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Europe Week
50th Anniversary of the Treaty of Rome
With friendly permission of the Center for West European Studies Northwest
University of Washington
Posted January 21, 2007


The dream of creating a unified Europe is not a new one, but only came to fruition in the last century in a peaceful process of political and economic integration that has lead to today’s European Union. The greatest impetus to integration has been the desire to bring to an end Europe’s recurring cycles of division and war. Since the Eighteenth Century, numerous European politicians and intellectuals argued for a unified Europe in order to overcome the national rivalries that so often led to conflict and ruin. After the First World War this idea evolved into the Pan-Europa Movement, which continued to gain strength until the Great Depression, the rise of fascism, and then the Second World War. At the conclusion of that conflict, with Europe in chaotic ruins and millions dead, some wondered if the continent would ever truly recover. It was in the aftermath of Europe’s most devastating conflict that the dream of a unified Europe once again came to the forefront, but this time to lasting effect. 

The proposal that would lay the foundations for an integrated Europe was forwarded by French Foreign Minister Robert Schumann and Jean Monnet, a French civil servant and businessman. Together these ‘founding fathers’ of Europe set out the basic framework for the European Coal and Steel Community (ECSC), an agreement signed by the six original EU members in 1951. The ECSC effectively prevented the possibility of war occurring between the signatory countries (France, Germany, Italy, and the Benelux countries), as it pooled their coal and steel resources and encouraged interdependent economic growth. It is today seen as the first momentous step in the process of European integration.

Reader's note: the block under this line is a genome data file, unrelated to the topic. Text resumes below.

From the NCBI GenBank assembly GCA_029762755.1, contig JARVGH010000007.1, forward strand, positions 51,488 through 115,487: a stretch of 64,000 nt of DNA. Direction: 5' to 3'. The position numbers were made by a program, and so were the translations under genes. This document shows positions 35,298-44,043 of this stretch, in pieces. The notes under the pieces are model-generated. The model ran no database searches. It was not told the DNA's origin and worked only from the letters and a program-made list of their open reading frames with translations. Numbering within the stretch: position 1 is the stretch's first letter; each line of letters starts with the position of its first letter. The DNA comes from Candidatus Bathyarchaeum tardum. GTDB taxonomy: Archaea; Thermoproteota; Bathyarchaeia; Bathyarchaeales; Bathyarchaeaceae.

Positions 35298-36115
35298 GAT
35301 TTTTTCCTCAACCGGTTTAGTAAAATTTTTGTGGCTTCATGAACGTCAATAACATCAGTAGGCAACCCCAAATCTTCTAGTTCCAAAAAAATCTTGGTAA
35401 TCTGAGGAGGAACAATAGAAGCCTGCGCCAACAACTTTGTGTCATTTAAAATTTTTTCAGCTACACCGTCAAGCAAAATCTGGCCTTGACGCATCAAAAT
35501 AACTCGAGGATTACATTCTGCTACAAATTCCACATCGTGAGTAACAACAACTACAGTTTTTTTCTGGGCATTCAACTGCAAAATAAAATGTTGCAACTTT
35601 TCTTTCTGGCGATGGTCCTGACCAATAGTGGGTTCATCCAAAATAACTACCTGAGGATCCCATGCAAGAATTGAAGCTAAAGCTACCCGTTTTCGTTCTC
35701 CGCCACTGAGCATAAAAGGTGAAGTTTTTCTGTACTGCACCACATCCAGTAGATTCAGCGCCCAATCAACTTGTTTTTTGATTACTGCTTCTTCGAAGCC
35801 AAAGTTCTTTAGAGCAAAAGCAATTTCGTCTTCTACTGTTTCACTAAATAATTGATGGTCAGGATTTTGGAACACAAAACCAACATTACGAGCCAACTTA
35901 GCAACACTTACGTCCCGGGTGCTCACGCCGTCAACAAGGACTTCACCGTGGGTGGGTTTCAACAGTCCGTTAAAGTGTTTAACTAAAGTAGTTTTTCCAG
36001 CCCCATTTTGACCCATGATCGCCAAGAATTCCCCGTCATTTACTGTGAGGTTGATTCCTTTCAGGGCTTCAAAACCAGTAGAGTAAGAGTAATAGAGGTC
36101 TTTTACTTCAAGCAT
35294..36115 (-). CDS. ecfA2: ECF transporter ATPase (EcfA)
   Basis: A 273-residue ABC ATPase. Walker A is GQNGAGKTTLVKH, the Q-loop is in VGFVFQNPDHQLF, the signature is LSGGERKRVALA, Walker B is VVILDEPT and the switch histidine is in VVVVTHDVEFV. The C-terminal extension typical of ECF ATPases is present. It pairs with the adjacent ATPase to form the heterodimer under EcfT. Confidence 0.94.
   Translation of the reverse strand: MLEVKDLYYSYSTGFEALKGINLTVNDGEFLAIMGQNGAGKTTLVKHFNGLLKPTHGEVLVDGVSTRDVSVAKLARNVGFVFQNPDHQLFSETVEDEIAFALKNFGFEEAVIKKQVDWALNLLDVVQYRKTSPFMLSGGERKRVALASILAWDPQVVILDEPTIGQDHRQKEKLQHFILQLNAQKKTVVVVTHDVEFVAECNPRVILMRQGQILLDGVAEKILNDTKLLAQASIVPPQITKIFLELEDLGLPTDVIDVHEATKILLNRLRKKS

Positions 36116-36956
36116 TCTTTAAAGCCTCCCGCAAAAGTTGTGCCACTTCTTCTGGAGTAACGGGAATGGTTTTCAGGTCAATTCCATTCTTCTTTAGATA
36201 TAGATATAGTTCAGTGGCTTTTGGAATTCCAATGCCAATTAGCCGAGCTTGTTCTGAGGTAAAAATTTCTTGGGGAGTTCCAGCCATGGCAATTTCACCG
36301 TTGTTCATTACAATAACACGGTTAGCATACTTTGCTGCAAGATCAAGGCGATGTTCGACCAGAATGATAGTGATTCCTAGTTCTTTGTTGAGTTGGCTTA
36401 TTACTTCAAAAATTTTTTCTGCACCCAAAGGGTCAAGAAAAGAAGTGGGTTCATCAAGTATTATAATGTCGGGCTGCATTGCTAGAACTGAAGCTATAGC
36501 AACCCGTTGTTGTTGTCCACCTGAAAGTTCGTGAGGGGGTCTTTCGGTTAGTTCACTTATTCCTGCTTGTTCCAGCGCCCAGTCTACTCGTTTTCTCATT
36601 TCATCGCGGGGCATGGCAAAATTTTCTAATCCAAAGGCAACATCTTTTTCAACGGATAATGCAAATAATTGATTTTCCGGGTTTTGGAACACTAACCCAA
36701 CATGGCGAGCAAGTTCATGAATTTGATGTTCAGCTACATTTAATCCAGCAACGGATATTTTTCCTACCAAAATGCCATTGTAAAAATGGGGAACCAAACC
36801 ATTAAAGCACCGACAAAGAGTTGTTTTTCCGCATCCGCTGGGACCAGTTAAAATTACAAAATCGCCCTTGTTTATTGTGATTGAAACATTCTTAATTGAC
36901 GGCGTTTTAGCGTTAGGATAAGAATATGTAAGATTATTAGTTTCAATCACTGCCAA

Less than a decade later, the same six nations made a great leap in European integration with the signing of the Treaty of Rome on March 25, 1957. The Treaty of Rome established the European Economic Community (EEC), a common market based on “four freedoms”-- free movement of services, goods, people, and capital. The aim of the EEC was to form an economically unified community of its member nations, with the long-term goal of creating a politically unified body. It is in many ways the ‘big bang’ of European integration, hence the great attention lavished on its fiftieth anniversary this year. 

Since 1957, the EEC has evolved from being an economic community of six states to a fully integrated market of twenty-seven members. As membership grew, the countries continued to deepen their economic and political integration, moving from a customs union to a single market to an economic union with a common currency and central bank. Even though the original goal of preventing war sometimes has been eclipsed in the public’s perception by Europe’s rapid economic growth and integration since the Treaty of Rome, it is important to remember just how successful the founders’ vision of a peaceful continent has been. Europe today is whole, free, and at peace, an amazing progression since the Second World War. 

Fifty years after the signing of the Treaty of Rome, the European Union is thriving, thanks in large part to the procedures that were set forth with the formation of the EEC. The creation of the institutions and the broad policy framework enshrined in the original Treaty allow for a flexible procedure to move forward, which enabled not just the survival of but the strengthening of the European Union in the face of unforeseen events of the late Twentieth Century—most notably the collapse of communism and the reintegration of the entire European continent. The success of the ongoing process is at least as important as each of the individual achievements. 

In celebration of the fifty year old treaty, the European Commission has established March 18-31, 2007, as Europe Week, with commemoration events scheduled around the world. For a full listing of US events, see the web site of the European Commission Delegation to the United States:


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